Thank you Les deux Lynn, Lynn Sugden and Lynn Rousseau (Edmonton, Alberta, CAN)
Cycling Mt. Wellington: Ride 17.6 km gaining 1,156 meters at 6.6% average grade.
This climb is on the Australian island state of Tasmania. Tasmania is home to the first environmental political party in the world and 42% of its land is some form of protected land. This bicycle climb is almost entirely in Wellington Park (617 acres established in 1993). We begin the climb a short distance west of Hobart (pop. 229,000, the largest city and capitol of Tasmania; the smallest but second oldest Australian state capital).
Wineglass Bay seen from Mount Amos at Freycinet National Park (photo Joaquín Salido Bello)
Mt Wellington. Hobart, Tasmania, Australia
The 23 km climb starts at the edge of the CBD in Hobart. As such, traffic is heavy. Combined with the general disregard for cyclists on Australian roads, riders have to be on the defensive.
Cascade Brewery - start of climb. Photo by Barrylb
The traffic lets up the further into the climb you go. This reduces the frequency of stress, not the magnitude. Having said that, we received congratulatory greetings from a number of people as we strolled around the summit area.
At the Cascade Brewery the CBD is left behind and the suburbs start with a constant 5% +/- grade. With 12 km to the summit you turn into the park area and the grade becomes relentless at 10% with little variability in the slope. They have painted kilometers to go signs on the road. I presume for the cyclists. If nothing else, the marks provided a strange sense of enjoyment.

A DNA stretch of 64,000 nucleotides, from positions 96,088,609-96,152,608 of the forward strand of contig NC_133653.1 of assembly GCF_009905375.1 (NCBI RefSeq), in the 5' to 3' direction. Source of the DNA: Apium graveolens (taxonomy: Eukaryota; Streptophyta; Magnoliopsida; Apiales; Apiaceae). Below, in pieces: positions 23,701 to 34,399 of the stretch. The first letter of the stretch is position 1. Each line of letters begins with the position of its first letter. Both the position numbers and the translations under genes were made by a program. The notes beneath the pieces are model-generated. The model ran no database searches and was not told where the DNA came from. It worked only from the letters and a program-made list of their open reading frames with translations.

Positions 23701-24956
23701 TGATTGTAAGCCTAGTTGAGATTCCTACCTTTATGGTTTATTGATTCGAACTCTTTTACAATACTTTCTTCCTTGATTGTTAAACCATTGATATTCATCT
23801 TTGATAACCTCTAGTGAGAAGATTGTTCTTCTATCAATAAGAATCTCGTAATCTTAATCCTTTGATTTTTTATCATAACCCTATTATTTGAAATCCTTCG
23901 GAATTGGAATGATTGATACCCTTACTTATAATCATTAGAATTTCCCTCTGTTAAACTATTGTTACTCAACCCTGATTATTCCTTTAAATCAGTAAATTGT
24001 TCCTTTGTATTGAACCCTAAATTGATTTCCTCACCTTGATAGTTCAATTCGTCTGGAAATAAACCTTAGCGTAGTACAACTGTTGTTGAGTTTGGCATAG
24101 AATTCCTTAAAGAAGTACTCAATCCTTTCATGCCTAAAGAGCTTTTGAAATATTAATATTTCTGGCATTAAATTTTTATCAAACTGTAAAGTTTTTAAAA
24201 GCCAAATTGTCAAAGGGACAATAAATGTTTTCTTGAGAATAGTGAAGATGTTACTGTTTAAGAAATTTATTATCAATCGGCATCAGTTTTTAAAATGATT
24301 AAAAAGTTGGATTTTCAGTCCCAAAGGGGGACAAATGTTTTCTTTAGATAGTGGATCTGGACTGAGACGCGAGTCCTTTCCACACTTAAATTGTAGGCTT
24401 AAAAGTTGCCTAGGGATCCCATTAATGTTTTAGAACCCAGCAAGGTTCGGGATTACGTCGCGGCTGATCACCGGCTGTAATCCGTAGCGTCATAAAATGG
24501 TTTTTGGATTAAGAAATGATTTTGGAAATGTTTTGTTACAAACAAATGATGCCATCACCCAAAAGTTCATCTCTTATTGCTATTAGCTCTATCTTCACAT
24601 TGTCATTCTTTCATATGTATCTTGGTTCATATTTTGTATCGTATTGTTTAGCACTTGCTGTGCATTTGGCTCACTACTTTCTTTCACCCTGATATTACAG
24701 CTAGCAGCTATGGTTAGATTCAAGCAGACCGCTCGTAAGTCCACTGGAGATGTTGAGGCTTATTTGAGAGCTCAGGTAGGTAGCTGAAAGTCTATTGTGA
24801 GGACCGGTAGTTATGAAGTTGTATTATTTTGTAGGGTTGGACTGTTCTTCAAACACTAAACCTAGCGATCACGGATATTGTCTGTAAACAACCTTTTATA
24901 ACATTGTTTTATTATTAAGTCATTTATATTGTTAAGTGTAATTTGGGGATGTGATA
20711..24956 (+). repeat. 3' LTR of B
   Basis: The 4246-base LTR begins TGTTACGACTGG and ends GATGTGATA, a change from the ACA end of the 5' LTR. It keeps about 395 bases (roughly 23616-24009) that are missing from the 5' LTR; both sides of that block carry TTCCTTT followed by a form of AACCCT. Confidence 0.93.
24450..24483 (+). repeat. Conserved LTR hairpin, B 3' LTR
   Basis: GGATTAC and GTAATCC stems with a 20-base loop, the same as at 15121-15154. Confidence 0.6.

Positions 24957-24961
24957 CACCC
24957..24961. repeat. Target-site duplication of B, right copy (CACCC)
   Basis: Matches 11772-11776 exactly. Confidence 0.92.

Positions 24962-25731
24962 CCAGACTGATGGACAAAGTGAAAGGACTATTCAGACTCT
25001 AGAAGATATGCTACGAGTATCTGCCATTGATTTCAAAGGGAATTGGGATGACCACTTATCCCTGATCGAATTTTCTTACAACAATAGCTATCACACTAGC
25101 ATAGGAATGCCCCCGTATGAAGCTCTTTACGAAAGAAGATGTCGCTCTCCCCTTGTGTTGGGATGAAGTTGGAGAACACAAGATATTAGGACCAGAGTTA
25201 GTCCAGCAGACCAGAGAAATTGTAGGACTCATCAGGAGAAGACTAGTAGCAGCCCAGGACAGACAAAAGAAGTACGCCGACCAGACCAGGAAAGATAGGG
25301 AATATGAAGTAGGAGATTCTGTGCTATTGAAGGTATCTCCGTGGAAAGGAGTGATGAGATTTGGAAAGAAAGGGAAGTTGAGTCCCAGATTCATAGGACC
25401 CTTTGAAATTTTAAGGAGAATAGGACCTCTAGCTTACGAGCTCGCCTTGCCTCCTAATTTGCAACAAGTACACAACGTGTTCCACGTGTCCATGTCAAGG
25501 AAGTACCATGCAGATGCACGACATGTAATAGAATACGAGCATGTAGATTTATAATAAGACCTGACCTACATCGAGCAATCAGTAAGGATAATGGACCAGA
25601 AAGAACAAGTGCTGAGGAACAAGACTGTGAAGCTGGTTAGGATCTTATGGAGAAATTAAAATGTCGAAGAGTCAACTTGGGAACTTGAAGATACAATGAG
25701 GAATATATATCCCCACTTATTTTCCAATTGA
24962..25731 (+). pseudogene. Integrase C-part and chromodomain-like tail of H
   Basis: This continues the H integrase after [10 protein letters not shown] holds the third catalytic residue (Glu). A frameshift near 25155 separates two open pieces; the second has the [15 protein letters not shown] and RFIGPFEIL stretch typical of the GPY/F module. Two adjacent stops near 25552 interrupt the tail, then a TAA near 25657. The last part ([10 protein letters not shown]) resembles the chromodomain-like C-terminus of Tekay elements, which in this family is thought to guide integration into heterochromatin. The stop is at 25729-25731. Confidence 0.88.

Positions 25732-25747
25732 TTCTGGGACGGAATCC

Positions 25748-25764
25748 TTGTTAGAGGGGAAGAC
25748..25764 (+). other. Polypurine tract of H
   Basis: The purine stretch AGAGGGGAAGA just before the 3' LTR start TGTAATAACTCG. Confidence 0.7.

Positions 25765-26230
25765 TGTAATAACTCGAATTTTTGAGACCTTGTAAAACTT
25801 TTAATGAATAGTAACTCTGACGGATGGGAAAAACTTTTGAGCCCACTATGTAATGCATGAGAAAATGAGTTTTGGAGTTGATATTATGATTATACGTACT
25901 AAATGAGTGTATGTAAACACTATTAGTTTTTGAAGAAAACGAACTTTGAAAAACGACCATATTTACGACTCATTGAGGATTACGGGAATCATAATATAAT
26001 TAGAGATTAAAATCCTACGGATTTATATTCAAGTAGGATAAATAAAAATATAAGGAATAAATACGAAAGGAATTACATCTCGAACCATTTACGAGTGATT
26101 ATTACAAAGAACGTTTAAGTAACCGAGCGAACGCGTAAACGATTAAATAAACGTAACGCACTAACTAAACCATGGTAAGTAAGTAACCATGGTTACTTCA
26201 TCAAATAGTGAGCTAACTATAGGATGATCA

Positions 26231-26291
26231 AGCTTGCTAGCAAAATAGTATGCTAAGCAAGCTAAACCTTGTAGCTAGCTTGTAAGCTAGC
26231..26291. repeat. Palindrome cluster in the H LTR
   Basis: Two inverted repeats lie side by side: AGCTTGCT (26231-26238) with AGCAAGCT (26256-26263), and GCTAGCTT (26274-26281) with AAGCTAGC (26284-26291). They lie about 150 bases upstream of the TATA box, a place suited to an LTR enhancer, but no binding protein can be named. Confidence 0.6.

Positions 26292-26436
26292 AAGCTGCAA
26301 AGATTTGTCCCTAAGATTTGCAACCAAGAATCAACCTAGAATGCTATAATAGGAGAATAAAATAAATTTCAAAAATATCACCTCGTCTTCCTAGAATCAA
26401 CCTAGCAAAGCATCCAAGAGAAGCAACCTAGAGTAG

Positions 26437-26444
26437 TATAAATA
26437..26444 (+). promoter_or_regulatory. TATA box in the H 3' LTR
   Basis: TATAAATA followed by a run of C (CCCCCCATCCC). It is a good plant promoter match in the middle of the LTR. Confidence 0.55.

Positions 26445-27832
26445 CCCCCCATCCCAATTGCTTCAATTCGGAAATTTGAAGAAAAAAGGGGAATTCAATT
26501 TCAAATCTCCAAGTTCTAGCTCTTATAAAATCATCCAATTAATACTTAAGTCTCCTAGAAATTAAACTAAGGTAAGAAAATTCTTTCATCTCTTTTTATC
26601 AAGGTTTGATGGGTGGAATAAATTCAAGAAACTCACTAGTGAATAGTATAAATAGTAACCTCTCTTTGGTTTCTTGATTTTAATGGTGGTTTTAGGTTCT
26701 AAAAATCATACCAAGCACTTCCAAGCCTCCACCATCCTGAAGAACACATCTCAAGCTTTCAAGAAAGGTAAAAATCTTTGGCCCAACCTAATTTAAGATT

We climbed Mt Wellington on a day that started overcast with heavy smoke from the bush fires burning in south western and central Tasmania. As the day progressed, the sun began to shine and the smoke dissipated. The photos reflect the changing environmental conditions.
Nasty smoke at the outset.
Smoke cleared a fair amount by the end of our bike climb.
We have climbed steeper grades and we have climbed longer climbs, but we have not been on too many climbs that combined each to the degree of Mt Wellington.